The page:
Ex­pert opin­ion

The Star Malaysia - Star2 - - LIFESTYLE -

A bit of olive oil and honey is good for the skin it seems. MANY al­ter­na­tive uses for food that you find on the In­ter­net (be­sides eat­ing it) claim to ben­e­fit the skin.

Since we couldn’t try them all, we en­listed the help of der­ma­tol­o­gist David Kaplan from Over­land Park, Kansas, to help clear things up. For me, shav­ing with peanut but­ter was a dis­as­ter. But sev­eral sites in­sist that putting peanut but­ter on your skin, or olive oil in your bath, is ben­e­fi­cial. Says one site: “With its an­tiox­i­dants and fatty acids it’s sure to leave skin soft and sup­ple, while help­ing it fight the signs of age­ing and the ef­fects of the sun.” What do you think?

They both have merit. The peanut but­ter thing is in­ter­est­ing. I’d rather have them use peanut oil. As far as be­ing a mois­turiser, I’m sure it does a good job, but aes­thet­i­cally it wouldn’t be my first choice. And it might make things in­ter­est­ing with your part­ner. Now we move to egg whites. One site says: “Ap­ply a lit­tle egg white un­der your eyes to help re­duce puffi­ness, and the ever-dreaded eye bags. Let the liq­uid dry, then rinse it off.” Any­thing to this?

It would give you a nice tem­po­rary fix be­cause as the egg whites dry, they stiffen. It would be a lit­tle like ap­ply­ing some ad­he­sive tape to give it some ex­ter­nal sup­port. But as soon as you wipe it off, you’d be right back where you started. In this case, it would be sort of em­bar­rass­ing to be caught with­out the egg on your face. OK, try this one: “Use egg whites mixed with a touch of le­mon and honey as a fa­cial mask that leaves oily skin re­freshed and dry. If your skin is nat­u­rally dry just use the yolk, or if it’s mixed, use a lit­tle of both.”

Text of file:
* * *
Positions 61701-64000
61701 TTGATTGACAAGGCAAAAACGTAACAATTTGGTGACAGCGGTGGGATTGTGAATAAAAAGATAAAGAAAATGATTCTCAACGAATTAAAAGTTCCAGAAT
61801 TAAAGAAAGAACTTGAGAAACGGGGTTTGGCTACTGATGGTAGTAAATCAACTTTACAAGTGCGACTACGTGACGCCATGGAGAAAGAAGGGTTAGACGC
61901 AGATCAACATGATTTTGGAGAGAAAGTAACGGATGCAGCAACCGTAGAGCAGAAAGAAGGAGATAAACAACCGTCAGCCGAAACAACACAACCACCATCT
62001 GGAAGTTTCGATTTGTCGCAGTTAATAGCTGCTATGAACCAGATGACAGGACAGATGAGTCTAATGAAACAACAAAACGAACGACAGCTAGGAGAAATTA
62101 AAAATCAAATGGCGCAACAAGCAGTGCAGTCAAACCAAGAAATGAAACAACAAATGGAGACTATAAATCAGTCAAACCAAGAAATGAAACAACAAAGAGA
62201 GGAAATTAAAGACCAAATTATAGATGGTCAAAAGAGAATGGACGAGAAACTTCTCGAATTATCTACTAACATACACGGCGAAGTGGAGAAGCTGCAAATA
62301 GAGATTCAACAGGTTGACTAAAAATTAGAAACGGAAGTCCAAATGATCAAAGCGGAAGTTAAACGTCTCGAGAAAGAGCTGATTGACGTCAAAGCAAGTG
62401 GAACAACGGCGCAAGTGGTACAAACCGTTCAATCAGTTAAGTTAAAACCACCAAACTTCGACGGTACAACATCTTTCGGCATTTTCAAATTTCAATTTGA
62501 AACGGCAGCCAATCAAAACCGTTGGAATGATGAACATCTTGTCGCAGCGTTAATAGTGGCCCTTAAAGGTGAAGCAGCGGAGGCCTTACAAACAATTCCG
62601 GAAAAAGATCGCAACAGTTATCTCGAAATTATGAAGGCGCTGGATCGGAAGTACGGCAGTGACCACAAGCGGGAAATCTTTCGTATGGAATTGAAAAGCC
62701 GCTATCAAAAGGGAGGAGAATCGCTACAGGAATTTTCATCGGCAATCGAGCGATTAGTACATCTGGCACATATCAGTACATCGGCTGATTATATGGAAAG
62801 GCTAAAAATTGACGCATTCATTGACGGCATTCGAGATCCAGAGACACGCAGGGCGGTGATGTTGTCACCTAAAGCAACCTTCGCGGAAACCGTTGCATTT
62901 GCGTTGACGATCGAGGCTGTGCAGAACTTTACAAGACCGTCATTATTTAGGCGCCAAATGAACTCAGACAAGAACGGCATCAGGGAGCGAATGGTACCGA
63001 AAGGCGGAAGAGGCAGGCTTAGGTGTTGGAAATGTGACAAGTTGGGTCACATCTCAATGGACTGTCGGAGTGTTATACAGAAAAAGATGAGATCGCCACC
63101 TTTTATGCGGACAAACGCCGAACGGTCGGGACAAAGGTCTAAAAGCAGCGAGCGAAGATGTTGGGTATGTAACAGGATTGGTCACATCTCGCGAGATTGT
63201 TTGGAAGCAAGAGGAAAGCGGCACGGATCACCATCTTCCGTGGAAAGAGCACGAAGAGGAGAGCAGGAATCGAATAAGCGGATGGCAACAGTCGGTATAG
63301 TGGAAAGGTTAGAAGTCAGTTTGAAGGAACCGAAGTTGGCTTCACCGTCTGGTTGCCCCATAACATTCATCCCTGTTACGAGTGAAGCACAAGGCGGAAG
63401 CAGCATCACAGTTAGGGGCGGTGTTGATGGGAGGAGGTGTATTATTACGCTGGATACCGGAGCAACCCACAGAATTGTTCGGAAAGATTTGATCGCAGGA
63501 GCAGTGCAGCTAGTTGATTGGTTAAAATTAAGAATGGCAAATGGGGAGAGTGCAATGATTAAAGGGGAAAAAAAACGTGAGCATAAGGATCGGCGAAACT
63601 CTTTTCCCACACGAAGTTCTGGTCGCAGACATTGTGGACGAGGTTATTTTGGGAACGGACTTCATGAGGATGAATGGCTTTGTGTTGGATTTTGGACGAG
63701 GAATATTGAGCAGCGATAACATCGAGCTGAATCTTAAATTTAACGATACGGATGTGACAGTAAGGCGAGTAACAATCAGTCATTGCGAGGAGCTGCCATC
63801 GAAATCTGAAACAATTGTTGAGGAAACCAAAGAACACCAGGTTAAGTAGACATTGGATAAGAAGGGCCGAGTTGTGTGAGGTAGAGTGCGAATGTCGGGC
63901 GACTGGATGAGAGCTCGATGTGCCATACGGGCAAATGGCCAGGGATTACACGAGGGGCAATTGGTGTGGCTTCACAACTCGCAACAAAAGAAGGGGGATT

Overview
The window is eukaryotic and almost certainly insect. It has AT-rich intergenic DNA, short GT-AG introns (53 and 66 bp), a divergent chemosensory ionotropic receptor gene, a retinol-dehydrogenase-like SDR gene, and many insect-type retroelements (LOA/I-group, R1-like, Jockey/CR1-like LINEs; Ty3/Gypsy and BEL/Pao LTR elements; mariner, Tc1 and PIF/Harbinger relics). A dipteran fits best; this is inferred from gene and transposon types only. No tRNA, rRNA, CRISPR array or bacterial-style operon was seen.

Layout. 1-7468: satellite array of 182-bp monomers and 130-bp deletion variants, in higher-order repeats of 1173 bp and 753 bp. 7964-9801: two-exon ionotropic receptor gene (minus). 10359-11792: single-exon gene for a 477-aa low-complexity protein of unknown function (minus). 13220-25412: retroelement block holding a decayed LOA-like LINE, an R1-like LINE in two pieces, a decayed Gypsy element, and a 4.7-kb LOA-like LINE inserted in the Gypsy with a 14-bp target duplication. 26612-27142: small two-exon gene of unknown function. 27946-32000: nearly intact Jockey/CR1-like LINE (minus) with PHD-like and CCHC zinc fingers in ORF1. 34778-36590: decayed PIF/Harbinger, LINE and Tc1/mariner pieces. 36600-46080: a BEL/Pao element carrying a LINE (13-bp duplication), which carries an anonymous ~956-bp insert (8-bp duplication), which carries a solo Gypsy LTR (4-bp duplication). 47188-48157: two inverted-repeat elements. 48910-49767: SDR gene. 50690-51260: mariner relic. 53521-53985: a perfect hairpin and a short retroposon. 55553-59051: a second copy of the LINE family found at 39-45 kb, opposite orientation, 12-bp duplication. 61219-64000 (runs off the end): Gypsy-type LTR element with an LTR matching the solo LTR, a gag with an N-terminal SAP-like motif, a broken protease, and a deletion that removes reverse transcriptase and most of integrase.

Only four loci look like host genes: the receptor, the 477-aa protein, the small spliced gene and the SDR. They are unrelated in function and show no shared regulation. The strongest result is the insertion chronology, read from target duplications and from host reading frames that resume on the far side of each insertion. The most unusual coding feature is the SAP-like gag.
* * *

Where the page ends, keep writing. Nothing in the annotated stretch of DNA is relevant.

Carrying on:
I sort of like this one. Honey, be­cause of the high sugar con­tent, ac­tu­ally acts not only to clean out the pores, it also has anti-bac­te­rial prop­er­ties. Mov­ing on to ba­nanas, can you re­ally soften the skin, re­duce wrin­kles, warts and acne out­breaks, help bruises heal faster, re­duce the swelling and in­flam­ma­tion of bug bites and poi­son ivy, help re­move splin­ters, treat pso­ri­a­sis and im­prove the over­all tex­ture and tone of your skin just by rub­bing the in­side of a ba­nana peel on your­self?

Un­be­liev­able. I’m go­ing to be out of busi­ness soon. You know, if it sounds too good to be true, it prob­a­bly is. But if you cover up pso­ri­a­sis, whether it’s with a ba­nana peel or duct tape, and leave it there for sev­eral hours, you can im­prove it. And as far as warts go, stud­ies show that warts can be treated suc­cess­fully up to 70% of the time by psy­cho­log­i­cal sug­ges­tion. If peo­ple buy into it, you can make it go away. The ba­nana peel just re­in­forces this the­ory. But, no, it won’t do any­thing for bruis­ing. How about soft­en­ing rough skin? Will ba­nana peels do that?

Yeah, it will soften your skin. For in­stance, you could wrap a ba­nana around dry heels, and it can help. Just don’t walk on it. Ba­nana peels. Slip­pery. Not good. But se­ri­ously, there’s just a ton of claims about ba­nana peels out there. One site says: “The ba­nana peel con­tains a num­ber of an­tiox­i­dants and min­er­als that can help the skin re­store it­self nat­u­rally. ... The key com­pounds in the peel in­clude potas­sium and other an­tiox­i­dants that help to keep the skin look­ing soft, sup­ple and healthy.” Thoughts?

It does con­tain an­tiox­i­dants. The prob­lem is it does not pen­e­trate. How about treat­ing acne with the in­side of a ba­nana peel?

The jury is still out on that one. But I think there are lots of other ef­fec­tive treat­ment op­tions that would be more de­sir­able than a ba­nana. Re­duc­ing wrin­kles with ba­nana peels?

I think peo­ple who try that would just be mon­key­ing around. – Peo­ple who make claims of won­der uses with ba­nana peels are just mon­key­ing around.

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